in cylinder of the machine(W1gms)
  • Machine is rotated at 30-33 rpm for 500
    revolutions
  • Machine is stopped and complete material is taken
  • out including dust.
  • 5. Sieved through 1.7 mm sieve
  • 6. Weight passing is determined by washing the
    portion retained, oven drying and weighing (W2
    gms)
  • 7. Aggregate abrasion value is determined
  • A.A.V. W2/W1100
  • W2 Weight of fines passing 1.7 mm, W1
    Weight of the sample

Test Set-up
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  • Discussion
  • Select a grading close to the project for
    testing
  • Simulate both abrasion and impact due to wheel
    loads
  • It determines the hardness of the stone

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5. Shape Tests on Aggregates
a. Flakiness Index b. Elongation Index c.
Angularity Number
  • Significance
  • Shape of crushed aggregates determined by the
    percentage of flaky and elongated particles
  • Shape of gravel determined by its angularity
    number
  • Flaky and elongated aggregate particles tend to
    break under heavy traffic loads
  • Rounded aggregates preferred in cement concrete
    pavements as more workability at less water
    cement ratio
  • Angular shape preferred for granular
    courses/flexible pavement layers due to better
    interlocking and hence more stability

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Procedure (Flakiness Index) Flakiness Index The
flakiness index of aggregates is the percentage
by weight of particles whose least dimension is
less than three-fifths (0.6) of their mean
dimension. Applicable to sizesgt 6.3 mm.
1.The sample is sieved through IS sieve sizes 63,
50, 40, 31.5, 25, 20, 16, 12.5, 10 and
6.3 mm 2. Minimum 200 pieces of each fraction
to be tested are taken and weighed (W1 gm) 3.
Separate the flaky material by using the standard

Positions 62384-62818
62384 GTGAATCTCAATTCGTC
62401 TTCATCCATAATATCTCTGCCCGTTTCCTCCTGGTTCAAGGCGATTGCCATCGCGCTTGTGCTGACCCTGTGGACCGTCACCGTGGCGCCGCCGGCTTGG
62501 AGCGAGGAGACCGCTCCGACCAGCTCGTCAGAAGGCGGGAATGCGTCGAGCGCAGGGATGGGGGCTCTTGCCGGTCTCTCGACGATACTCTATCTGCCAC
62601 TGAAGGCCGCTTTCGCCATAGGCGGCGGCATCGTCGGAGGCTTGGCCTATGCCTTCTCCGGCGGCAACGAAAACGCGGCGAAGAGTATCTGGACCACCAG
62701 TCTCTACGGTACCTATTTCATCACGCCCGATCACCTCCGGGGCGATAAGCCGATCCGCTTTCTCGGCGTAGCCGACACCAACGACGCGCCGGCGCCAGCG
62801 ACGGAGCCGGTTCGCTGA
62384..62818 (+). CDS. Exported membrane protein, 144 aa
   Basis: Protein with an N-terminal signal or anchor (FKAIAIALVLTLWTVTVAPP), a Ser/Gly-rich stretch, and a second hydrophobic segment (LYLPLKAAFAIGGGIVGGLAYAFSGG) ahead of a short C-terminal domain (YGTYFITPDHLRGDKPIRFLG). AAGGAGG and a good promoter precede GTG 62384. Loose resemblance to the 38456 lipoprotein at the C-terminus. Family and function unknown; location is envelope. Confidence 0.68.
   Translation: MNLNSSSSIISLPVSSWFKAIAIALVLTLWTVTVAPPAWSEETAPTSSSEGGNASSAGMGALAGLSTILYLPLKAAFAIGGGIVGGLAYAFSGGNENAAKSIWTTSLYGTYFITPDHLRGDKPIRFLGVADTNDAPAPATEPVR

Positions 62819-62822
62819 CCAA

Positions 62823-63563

thickness gauge. 4. The amount of flaky
material is weighed to an accuracy of 0.1 percent
of the test sample
5. If W1,W2,W3,. are the total weights of
each size of aggregates taken and
w1,w2,w3,.. are the weights of material
passing the different thickness gauges
then Flakiness Index
(w1w2w3.)100/(W1W2W3.) 100w/W
Where, W Total wt of material taken
in gms, w Total wt of material passing in gms
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Elongation Index Elongation Index The
percentage by weight of particles whose greatest
dimension is greater than one and four fifth
times (1.8 times) their mean dimension.
Applicable to sizes gt6.3 mm. Procedure 1.
The sample is sieved through sieve sizes, 50, 40,
25, 20, 16, 12.5, 10 and 6.3 2. Minimum 200
pieces of each fraction to be tested are taken
and weighed (W1gm) 3. Separate the elongated
material by using the standard length gauge
4. The amount of elongated material is weighed to
an accuracy of 0.1 percent of the test
sample 5. If W1,W2,W3,. are the total weights
of each size of aggregates taken and
w1,w2,w3,.. are the weights of material
retained on the different length gauge slots
then Elongation Index (w1w2w3.)100/
(W1W2W3.) 100w/W percent
Where, W Total wt of material taken in
gms w Total wt of material retained in gms
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Angularity number
The angularity number measures the percent voids
in excess of 33 percent which is obtained in the
case of the most rounded gravel particles. Ranges
from 0-11 (rounded gravel-crushed angular).
  • The cylinder is calibrated by determining the
    weight of
  • water at 27oC required to fill it
  • 2. Aggregate is sieved through 20, 16, 12.5,
    10,6.3 and 4.75 mm IS sieves
  • 3. About 10 kg of the predominant size should be
    available.
  • 4. The sample of single-size aggregate is dried
    in an oven at 100oC to 110oC for 24 hours and
    then cooled
  • 5. The scoop is filled with aggregate which is
    allowed to slide gently into the cylinder from
    the lowest possible height